Viva is powered by Vocal.
Vocal is a platform that provides storytelling tools and engaged communities for writers, musicians, filmmakers, podcasters, and other creators to get discovered and fund their creativity.
How does Vocal work?
Creators share their stories on Vocal’s communities. In return, creators earn money when they are tipped and when their stories are read.
How do I join Vocal?
Vocal welcomes creators of all shapes and sizes. Join for free and start creating.
To learn more about Vocal, visit our resources.Show less
There’s a lot of things I don’t miss about the noughties; low rise jeans and Juicy Couture velour rank amongst them. but the trend I most despise is the Makeover Movie. Also, here’s a disclaimer for the guys in the back; yes, being a feminist and an “ugly” teenager who had to wait till she was eighteen until her first kiss influences my opinion on this. It’s not that I “wouldn’t have a problem” if I was hot, it’s a case of I wouldn’t be the target audience. These movies are a goldmine of daydreams for nerdy teenage girls who harbour unobtainable popular crushes (*raises hand in admittance). They feed the mentality that “it’s not me, it’s my face/body/fashion/anything that makes up my identity and if I change it he’ll fall hopelessly in love with me and I can design the interior of our castle.” The makeover movie is a sub genre of teen films that follow a basic formula: Girl is unattractive, she likes boy who is attractive, witty sidekick persuades her to undergo a makeover, she is suddenly attractive because she now has make-up, contact lenses, and clothes that fit, boy likes her back, happily ever after. The thing is this template sells us fantasy dressed up in a high school guise; in the real world, a lovely, yet slightly plain looking girl who gets a "makeover" will look pretty much the same and odds are, the guy she likes will probably not glance her way regardless of what she wears. The problem is the makeover plot relies on and improbable event happening, but frames it in a realistic setting. The movies should be labelled fantasy as their plot lines are akin to Cinderella landing the cover of Sport Illustrated because the Prince found a girl who the glass bikini fits. But we bask in these films of the fantastical without any care for their source. Like the Miller's daughter in Rumplestiltskin, the director appears to turn the straw of everyday life into gold and we choose not to question his methods. This impossible feat is a trick of the eye; deep down we know this, yet we hold the counterfeit gold to our chests and wish we could afford the real deal.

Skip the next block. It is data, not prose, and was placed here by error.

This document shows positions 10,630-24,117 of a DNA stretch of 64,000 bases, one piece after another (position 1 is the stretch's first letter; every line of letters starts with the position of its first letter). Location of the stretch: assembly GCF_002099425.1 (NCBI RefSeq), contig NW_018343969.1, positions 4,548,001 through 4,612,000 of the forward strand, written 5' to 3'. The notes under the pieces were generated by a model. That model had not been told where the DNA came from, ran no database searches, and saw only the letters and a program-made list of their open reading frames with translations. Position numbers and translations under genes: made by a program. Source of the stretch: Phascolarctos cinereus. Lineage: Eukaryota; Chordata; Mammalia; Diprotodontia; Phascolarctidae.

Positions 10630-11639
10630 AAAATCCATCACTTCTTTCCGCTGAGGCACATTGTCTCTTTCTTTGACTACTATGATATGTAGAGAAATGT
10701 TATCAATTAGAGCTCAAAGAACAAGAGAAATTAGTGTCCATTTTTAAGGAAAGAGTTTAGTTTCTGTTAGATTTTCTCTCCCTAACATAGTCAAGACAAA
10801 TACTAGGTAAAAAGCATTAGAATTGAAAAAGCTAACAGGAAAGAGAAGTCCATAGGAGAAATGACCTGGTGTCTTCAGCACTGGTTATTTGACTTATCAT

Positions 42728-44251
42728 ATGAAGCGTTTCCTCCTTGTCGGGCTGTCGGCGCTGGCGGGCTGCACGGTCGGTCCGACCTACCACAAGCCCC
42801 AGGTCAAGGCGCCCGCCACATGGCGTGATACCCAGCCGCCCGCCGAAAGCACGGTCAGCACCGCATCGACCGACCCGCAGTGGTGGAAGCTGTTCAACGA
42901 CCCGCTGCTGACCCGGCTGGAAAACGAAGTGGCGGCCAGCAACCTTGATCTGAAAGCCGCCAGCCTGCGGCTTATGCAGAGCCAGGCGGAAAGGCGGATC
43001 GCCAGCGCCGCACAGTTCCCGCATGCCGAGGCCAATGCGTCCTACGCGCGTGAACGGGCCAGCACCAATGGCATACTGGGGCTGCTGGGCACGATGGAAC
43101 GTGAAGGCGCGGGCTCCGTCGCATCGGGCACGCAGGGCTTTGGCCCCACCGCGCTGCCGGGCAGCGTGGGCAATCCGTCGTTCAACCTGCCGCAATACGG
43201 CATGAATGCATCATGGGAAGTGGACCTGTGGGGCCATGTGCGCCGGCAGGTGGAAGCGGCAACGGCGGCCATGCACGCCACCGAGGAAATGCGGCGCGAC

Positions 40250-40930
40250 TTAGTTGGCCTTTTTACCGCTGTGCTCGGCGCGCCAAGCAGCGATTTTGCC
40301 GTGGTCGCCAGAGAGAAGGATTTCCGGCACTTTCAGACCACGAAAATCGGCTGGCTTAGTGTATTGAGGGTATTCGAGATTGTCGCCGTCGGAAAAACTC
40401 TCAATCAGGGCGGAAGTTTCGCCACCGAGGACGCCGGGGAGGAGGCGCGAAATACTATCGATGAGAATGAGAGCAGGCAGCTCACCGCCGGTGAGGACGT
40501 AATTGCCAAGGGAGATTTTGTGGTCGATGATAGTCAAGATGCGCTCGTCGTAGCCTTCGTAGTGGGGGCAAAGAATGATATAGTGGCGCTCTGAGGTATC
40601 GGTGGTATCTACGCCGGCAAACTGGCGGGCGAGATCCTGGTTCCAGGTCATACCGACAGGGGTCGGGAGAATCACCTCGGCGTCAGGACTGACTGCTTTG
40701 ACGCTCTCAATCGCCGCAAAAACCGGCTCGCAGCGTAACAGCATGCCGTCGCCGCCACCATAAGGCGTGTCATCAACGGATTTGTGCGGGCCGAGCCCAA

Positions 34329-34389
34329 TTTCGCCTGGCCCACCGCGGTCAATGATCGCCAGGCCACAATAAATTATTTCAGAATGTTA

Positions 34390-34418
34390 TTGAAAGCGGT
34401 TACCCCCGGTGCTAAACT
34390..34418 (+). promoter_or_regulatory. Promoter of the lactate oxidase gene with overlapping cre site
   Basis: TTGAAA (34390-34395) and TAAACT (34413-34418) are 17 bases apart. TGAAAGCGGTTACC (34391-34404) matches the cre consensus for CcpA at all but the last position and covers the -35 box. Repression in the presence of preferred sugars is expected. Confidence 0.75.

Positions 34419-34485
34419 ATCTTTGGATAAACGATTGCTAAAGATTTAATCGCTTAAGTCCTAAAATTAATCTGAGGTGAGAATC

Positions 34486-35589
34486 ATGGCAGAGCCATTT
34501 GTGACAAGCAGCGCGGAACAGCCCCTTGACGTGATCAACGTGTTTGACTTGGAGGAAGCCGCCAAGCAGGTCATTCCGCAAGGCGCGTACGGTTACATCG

The whole premise of every makeover movie is a kind of "Clark Kent in reverse;" well all know Superman is behind the specs, but in a makeover movie our heroine’s superpower (or attractiveness) is so well hidden behind frames it takes a plucky sidekick to take them off for her to save the day (or her love life, whatever). My problem with this is: we laugh at the fact Lois Lane’s tunnel-vision is so intense she dismisses Clark Kent in favour of Superman, but when our heroine’s crush can’t see her beauty, which we know is there because that’s the entirety of the plot, his reaction is rational; celebrated as the status quo on what he can tap or not. Take Drew Barrymore's transformation in Never Been Kissed: What I do commend this movie for is showing how traumatised Drew's character was by her high school bullies, even as a graduate with a sick copywriting job. But by the end of the movie her physical transformation is minimal, like sure, she took off her glasses and got a blow dry, but now of course: she's been kissed.
This brings me to another problem I have with the makeover trope; the strange belief glasses have some kind of power to mask any sort of beauty. The worst example I can think of is She's All That; she's actually as hot with glasses on. I sat watching the movie wanting to yell at the screen "She's a goddamn bombshell stop pretending." It's a kind of accidental comedy, a sense of dramatic irony to the point of mind-boggling frustration and pity for anyone who can't see it (Christ the irony, the burning irony). It reminded me of Isaac Asimov's essay "A Cult of Ignorance", in an extract that went viral on Twitter, he spectacularly calls out the sheer stupidity of this trope:
"The glasses are not literally glasses. They are merely a symbol, a symbol of intelligence. The audience is taught two things; (a) Evidence of extensive intelligence is a social hindrance and causes unhappiness; (b) Formal education is unnecessary, can be minimised at will and the resulting limited intellectual development leads to happiness."
There's not a lot more I need to say that this quote doesn't perfectly encapsulate. The message to women is simple; to make him fall for you, give up your intelligence. Asimov in 1956 revealed this trope for the sham it is yet 60 years later we're still pretending contact lenses are the reason he doesn't like you back.
I've never been diagnosed with a mental illness, my point is this makeover mentality is damaging even to those who are stable (well, medically speaking anyway). This notion we have, that the reason your crush doesn't want you is your glasses and the reason you're depressed is you're overweight, are cultivated by the makeover plot, and incredibly damaging to its malleable target audience. They purposely equate happiness with physical beauty to sell us shit, and as much as I hate to admit it, it's the reason I still get a buzz out of a new lipstick, the idea all my untapped beauty is only a swipe away.